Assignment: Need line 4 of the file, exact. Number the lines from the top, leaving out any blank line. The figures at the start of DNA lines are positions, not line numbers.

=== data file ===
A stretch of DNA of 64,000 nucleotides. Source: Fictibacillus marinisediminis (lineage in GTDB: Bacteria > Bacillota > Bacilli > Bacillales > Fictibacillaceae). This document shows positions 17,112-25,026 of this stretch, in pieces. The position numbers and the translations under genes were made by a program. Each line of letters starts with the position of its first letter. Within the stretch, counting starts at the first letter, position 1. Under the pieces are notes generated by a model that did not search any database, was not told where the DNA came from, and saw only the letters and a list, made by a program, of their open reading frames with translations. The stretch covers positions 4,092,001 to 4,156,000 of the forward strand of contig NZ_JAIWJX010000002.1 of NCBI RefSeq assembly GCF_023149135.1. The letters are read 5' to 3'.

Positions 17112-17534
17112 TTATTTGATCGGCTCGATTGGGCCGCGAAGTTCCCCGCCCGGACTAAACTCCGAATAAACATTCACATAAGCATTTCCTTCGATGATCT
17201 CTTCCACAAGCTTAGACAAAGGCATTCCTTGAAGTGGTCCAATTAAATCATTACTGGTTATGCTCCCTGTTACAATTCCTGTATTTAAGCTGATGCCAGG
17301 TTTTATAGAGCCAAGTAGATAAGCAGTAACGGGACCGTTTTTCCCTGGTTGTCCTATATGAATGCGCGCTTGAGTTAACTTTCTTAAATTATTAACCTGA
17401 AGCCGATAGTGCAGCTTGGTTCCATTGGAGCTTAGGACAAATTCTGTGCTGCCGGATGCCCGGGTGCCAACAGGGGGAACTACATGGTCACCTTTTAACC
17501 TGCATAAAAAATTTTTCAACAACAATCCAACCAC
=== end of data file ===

17201 CTTCCACAAGCTTAGACAAAGGCATTCCTTGAAGTGGTCCAATTAAATCATTACTGGTTATGCTCCCTGTTACAATTCCTGTATTTAAGCTGATGCCAGG